The first Target store opened in 1962 in Minneapolis and, in spite of rapid expansion, this retailer has maintained its objective to provide convenient, one-stop shopping with competitive or discounted price points. The chain has grown to include 1,829 stores in the U.S., ranking the brand among the top sellers nationwide. As part of their ‘corporate responsibility,’ the company has integrated diversity and inclusion into its culture to better serve both employees and customers.
Target has a wide range of merchandise ─ housewares, toys, groceries, etc. ─ but many patrons especially love to shop the big-box store’s on-trend appeal, which has boasted collaborations with Alexander McQueen, Isaac Mizrahi, Lilly Pulitzer and other well-known designers. Target’s marquee clothing brand for kids, Cat & Jack, has sought collaborative input directly from consumers (even youngsters)! Designer Stacey Monsen and her Target colleagues learned that uncomfortable tags, seams and appeal detail make dressing troublesome for those with sensory-processing sensitivities. Even before receiving such customer feedback, Monsen knew of this from personal experience. She shared in an internal interview last year that her 7-year-old daughter, Elinor, who has autism, was not potty-trained and, thus, she typically purchased functional, not fashionable, garments in a size up. In August 2017, Monsen spearheaded a limited sensory-friendly collection (available online from $4.50 to $7 per item).
“We first introduced sensory-friendly pieces within Cat & Jack that included three styles for girls (long-sleeve tee, short-sleeve tee and leggings) and two styles for boys (long-sleeve and short-sleeve tee). Since then, we have expanded to graphic tees, joggers, bodysuits, denim, jumpsuits, shorts, dresses, sweatshirts, swim, tanks and more,” says Target’s Corporate Public Relations Lead Danielle Schumann. “The fabric used in the sensory-friendly pieces is the same extra-soft, comfortable, durable cotton knits used throughout much of the Cat & Jack collection,” she says, but with adapted features to minimize discomfort by using heat-transferred labels in place of tags, flat seams and one-dimensional graphic tees that don’t interfere with a child’s skin.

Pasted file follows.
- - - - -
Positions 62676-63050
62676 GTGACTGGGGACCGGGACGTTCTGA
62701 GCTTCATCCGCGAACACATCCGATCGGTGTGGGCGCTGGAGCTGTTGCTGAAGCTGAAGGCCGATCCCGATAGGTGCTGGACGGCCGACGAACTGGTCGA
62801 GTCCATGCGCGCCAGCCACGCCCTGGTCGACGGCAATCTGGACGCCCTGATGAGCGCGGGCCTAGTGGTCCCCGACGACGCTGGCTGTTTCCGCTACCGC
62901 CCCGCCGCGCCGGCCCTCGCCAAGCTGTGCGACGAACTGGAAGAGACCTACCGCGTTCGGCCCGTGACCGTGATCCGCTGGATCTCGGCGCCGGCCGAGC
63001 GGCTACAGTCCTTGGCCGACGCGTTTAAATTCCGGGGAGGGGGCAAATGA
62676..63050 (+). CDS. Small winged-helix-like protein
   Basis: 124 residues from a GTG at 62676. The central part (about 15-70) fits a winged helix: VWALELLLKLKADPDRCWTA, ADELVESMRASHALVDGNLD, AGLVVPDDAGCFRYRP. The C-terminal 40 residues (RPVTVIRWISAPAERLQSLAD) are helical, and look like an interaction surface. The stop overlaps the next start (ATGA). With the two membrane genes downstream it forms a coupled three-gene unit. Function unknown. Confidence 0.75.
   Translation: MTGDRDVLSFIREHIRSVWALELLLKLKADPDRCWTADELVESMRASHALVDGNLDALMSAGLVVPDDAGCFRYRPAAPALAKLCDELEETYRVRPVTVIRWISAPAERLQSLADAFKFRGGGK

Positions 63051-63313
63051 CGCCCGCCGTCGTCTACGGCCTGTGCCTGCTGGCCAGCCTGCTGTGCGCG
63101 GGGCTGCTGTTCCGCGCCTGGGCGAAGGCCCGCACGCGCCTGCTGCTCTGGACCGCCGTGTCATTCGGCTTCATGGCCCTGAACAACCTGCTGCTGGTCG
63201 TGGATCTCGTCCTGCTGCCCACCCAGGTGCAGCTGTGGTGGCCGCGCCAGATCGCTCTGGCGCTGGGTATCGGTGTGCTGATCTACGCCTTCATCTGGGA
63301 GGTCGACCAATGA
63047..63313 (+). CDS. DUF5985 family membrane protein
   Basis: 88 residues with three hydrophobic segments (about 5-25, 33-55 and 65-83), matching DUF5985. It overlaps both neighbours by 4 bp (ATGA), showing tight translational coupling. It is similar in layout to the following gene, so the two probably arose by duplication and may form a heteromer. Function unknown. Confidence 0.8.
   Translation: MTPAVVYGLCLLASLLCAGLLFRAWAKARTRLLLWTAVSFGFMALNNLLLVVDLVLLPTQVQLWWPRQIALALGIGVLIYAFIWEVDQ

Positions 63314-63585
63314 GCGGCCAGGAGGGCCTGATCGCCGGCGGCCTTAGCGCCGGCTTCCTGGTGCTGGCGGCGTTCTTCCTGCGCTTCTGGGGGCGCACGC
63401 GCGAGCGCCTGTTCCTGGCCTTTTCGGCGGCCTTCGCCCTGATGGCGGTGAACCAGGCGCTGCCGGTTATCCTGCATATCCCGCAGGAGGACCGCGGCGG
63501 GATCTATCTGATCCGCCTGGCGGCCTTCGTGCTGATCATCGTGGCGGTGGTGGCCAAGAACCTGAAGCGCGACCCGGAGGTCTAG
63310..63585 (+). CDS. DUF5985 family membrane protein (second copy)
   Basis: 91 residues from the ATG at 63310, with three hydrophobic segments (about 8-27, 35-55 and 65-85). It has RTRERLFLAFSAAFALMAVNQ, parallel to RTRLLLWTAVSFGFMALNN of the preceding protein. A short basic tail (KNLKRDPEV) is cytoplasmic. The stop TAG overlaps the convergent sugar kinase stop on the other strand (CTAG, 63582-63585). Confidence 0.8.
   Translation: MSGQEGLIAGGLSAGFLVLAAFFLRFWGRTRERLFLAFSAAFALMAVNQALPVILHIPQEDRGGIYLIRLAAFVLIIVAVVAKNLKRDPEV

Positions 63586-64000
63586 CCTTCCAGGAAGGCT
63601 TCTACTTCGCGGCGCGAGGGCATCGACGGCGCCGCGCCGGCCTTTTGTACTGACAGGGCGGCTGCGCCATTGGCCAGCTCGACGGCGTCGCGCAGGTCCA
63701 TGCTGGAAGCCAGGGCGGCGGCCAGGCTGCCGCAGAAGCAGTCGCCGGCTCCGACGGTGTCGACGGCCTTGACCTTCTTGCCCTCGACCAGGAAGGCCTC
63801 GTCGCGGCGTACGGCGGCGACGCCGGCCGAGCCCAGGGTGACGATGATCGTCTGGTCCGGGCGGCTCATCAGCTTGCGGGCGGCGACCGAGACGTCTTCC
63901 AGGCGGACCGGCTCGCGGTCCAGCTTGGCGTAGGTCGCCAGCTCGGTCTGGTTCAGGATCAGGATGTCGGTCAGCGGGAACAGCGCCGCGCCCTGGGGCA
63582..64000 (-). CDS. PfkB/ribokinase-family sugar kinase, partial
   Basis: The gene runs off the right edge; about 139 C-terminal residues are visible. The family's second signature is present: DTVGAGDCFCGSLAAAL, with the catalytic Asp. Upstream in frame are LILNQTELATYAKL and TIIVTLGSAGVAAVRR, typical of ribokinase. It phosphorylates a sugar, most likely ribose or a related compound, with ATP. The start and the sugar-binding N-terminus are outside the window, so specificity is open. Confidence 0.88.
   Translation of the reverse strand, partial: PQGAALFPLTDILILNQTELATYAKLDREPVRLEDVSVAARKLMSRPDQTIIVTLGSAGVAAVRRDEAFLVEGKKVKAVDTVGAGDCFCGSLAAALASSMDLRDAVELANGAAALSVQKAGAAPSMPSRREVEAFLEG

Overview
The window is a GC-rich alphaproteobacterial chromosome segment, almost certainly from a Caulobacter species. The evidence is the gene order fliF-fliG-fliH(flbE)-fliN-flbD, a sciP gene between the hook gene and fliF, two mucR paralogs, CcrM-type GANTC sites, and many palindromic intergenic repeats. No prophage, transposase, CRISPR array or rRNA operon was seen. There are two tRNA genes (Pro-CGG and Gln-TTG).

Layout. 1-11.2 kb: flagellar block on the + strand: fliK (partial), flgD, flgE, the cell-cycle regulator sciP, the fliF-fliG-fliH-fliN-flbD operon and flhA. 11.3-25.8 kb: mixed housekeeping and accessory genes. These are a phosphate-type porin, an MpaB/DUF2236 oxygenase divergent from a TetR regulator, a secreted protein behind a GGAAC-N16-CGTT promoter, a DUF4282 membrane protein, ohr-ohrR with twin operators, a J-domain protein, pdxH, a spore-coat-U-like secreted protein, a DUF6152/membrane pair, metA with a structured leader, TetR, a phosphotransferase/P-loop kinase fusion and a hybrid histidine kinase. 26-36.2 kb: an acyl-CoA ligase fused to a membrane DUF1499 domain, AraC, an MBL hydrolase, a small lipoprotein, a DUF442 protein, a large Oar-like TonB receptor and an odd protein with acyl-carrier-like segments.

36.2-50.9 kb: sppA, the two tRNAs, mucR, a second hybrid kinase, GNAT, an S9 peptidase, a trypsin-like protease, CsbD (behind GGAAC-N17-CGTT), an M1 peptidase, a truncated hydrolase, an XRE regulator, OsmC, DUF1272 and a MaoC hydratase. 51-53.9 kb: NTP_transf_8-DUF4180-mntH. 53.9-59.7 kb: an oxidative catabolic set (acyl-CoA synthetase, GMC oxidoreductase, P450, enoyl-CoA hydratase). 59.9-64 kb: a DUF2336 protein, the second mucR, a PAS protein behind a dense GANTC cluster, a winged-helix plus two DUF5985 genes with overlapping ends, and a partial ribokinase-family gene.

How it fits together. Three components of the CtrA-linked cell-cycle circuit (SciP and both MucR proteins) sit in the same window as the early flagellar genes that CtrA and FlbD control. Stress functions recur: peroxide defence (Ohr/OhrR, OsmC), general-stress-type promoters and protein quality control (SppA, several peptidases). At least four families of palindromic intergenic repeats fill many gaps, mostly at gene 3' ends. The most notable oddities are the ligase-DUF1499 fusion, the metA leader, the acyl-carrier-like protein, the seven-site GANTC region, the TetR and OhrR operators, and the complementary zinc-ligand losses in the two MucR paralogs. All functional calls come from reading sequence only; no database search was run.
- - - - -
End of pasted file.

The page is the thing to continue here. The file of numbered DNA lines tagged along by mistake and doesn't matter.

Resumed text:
In October 2017, Target expanded the line with additional adaptive apparel items featuring side and back snaps, zip closures, hidden openings for abdominal access and more. The 40-item assortment included outerwear with zip-off sleeves, footless sleepwear, diaper-friendly leggings and bodysuits and more. These garments are available at Target.com in sizes 2T-5T (Toddler) and XS-XXL (Big Kids) for $4.50 to $39.99. Target has also extended adaptive selections to women’s (Universal Thread and A New Day brands) and men’s (Goodfellow &Co), and is considering in-store availability.
In 2012, Target made in-store shopping more accessible by offering Caroline’s Cart, a buggy designed to help parents and/or caregivers shop with older children or adults who have special needs without having to simultaneously maneuver both a cart and wheelchair. When Drew Ann and David Long’s daughter, Caroline, who has Rett syndrome (a rare genetic condition that affects brain function), outgrow the standard shopping cart, they partnered with cart manufacturer Technibilt to empower retailers to better serve customers. Caroline’s Cart has a built-in seat that accommodates a person up to 250 pounds and faces the caregiver steering the cart. Aside from Target, Caroline’s Cart is available (at select locations) at Albertson’s, Best Buy, Kroger, Lowes, Publix, Sam’sClub and Wal-Mart, to name a few.
It was Target’s advertising efforts, however, that first clued consumers into the company’s dedication toward diversity and inclusion. In 2012, then 6-year-old Ryan Langston, who has Down syndrome, appeared in the brand’s advertisements and weekly flyers. At the time, Target was among the most of prominent retailers to feature a model with special needs; though, the company did not call attention to this inclusion or attempt to solicit self-serving press. Schumann explains, “We’ve included people with disabilities in our advertising for more than 25 years. We purposefully cast the models in our marketing to reflect the diversity that we see in our world everyday.” According to Schumann, Target’s “purpose is to help all families discover the joy of everyday life. This purpose and our core beliefs of diversity and inclusivity are reflected in our advertising and in our business overall. We believe diversity and inclusivity make teams and Target better!” As if shoppers needed yet another reason to love this store and go shopping…